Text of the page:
Another terrific author event this week at the Free Library of Philadelphia with Nicole Krauss and Nathan Englander. As a literary pair, they make a perfect yin/yang combination. She speaks in calm, thoughtful, and complete sentences, every thought perfectly articulated, while he is a sputtering burst of energy, beginning with one point, ricocheting around his capacious internal intellectual space, and eventually earning the listener a sign of relief and comprehension as he returns to point A. The man, he says, likes circles, and he demonstrates this readily.
Englander’s new book is a novel, Dinner at the Center of the Earth, and, after hearing him speak, I’m eager to read it. I am most familiar with his powerful collection of short stories, What We Talk About When We Talk About Anne Frank. Englander came on the scene in 1999 with his first short story collection, For the Relief of Unbearable Urges. At that time, he was notable both for his writing and for his presence. He described himself last night as he was before the book’s publication: “a semi-stoned, long-haired, formerly orthodox unpublished short story writer.” One audience member commended him on his transition to his present more conventional appearance. “I followed Nathan Englander around [from event to event],” she said. “I’ve seen some settling down.” Both Englander and the audience had a good chuckle over this comment. Englander too referred to his maturation when he mentioned: “This is my first [book] tour with reading glasses.”
Krauss is a longtime favorite author of mine. Her novel The History of Love is on my must-read list. At the reading, when an audience member asked the authors whether they needed their characters to be likeable, Krauss said that she is more drawn these days to creating unlikeable characters, so that causing the reader to feel empathy for them takes more time. In contrast, she mentioned Leo Gursky, the protagonist of The History of Love. “You love Leo Gursky the moment you meet him,” says Krauss, and she’s right.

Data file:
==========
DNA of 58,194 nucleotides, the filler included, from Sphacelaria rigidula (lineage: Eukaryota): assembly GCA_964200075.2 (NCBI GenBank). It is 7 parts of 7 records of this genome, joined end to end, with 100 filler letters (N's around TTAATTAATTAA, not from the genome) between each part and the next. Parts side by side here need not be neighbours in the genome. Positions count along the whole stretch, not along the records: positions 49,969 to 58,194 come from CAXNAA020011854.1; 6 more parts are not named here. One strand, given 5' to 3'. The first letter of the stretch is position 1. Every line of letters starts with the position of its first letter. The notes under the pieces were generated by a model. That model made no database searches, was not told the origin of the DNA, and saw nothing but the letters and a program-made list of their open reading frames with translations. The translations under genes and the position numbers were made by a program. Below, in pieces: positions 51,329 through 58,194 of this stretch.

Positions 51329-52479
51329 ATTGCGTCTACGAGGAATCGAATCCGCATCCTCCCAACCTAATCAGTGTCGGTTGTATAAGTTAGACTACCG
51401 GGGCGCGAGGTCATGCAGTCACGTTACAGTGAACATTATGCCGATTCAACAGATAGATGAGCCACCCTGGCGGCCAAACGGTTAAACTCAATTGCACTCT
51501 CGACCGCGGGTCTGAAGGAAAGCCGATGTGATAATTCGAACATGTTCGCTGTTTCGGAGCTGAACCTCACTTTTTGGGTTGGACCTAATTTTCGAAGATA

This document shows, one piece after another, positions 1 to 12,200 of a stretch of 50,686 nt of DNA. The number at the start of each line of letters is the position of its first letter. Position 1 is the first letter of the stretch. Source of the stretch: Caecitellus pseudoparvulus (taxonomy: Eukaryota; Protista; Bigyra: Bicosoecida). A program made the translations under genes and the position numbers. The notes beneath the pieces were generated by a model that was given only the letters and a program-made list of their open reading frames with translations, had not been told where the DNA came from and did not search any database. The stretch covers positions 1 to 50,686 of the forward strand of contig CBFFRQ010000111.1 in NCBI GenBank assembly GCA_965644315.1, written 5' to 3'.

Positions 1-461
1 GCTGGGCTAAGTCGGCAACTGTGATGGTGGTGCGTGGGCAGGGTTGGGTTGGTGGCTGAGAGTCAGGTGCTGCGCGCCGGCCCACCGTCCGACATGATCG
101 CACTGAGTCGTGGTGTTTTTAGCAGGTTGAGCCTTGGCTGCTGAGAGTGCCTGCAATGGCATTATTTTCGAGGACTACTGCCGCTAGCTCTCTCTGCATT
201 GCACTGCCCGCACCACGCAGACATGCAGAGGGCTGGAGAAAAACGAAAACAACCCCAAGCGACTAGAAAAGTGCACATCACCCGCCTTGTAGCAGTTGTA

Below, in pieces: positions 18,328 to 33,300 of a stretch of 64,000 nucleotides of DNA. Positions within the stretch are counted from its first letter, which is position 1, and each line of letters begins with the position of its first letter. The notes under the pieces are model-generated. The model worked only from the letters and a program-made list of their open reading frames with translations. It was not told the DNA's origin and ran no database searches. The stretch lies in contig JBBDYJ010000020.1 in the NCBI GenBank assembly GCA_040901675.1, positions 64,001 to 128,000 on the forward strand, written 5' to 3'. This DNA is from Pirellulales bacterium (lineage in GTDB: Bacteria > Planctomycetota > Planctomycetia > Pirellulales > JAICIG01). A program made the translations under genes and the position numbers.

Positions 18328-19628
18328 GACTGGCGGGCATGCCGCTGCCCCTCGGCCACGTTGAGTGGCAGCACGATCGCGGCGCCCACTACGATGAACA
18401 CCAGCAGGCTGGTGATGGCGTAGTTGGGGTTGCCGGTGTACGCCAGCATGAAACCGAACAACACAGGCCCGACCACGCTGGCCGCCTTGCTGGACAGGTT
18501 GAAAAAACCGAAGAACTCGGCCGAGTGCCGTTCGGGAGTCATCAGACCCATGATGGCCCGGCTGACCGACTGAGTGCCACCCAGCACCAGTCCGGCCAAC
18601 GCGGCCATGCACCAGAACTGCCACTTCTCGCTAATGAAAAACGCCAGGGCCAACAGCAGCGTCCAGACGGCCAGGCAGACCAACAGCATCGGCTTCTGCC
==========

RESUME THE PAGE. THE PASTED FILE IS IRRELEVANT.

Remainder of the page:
Krauss spoke about interest in exploring the unknown in her writing. She acknowledges the appeal of staying with what’s known: “We live in a world where we value stability, coherence. We want the comfort of having all the known world accessible through Google.” She urges as to step out of our comfort zone. “If we allow the unknown to flow into us, we are altered. But that fills us with fear. As a writer you create the unknown, but fill it with what you know. We need ourselves to expand but we don’t know how to break it open.” She urges us to be more courageous: “Why don’t we go into our own lives with the ability to break it open and go into the unknown?”
These two-writers, long-time friends and admirers of each other’s work, conveyed great passion for the work of creating literature. Englander said: “I try to be cynical about everything but writing is so damn important to me.” And Krauss made it clear this is an ongoing journey for her, saying: “Novels to me are searching vehicles. They don’t have answers, only questions.”
PLEASE NOTE: Every book mentioned is available for sale at the Open Book Bookstore. Can’t get here? Call us (267-627-4888) and we’ll mail it to you or drop it off if you live near the store.